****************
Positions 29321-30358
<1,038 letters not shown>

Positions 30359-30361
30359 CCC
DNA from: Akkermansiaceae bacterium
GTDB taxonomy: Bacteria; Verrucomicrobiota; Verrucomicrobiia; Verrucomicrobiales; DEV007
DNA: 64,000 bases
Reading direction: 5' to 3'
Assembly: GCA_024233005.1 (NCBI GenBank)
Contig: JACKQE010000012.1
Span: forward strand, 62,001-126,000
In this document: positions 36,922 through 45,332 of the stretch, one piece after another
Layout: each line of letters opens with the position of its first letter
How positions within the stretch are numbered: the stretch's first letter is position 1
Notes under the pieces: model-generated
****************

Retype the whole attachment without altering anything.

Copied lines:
Positions 29321-30358
<1,038 letters not shown>

Positions 30359-30361
30359 CCC
DNA from: Akkermansiaceae bacterium
GTDB taxonomy: Bacteria; Verrucomicrobiota; Verrucomicrobiia; Verrucomicrobiales; DEV007
DNA: 64,000 bases
Reading direction: 5' to 3'
Assembly: GCA_024233005.1 (NCBI GenBank)
Contig: JACKQE010000012.1
Span: forward strand, 62,001-126,000
In this document: positions 36,922 through 45,332 of the stretch, one piece after another
Layout: each line of letters opens with the position of its first letter
How positions within the stretch are numbered: the stretch's first letter is position 1
Notes under the pieces: model-generated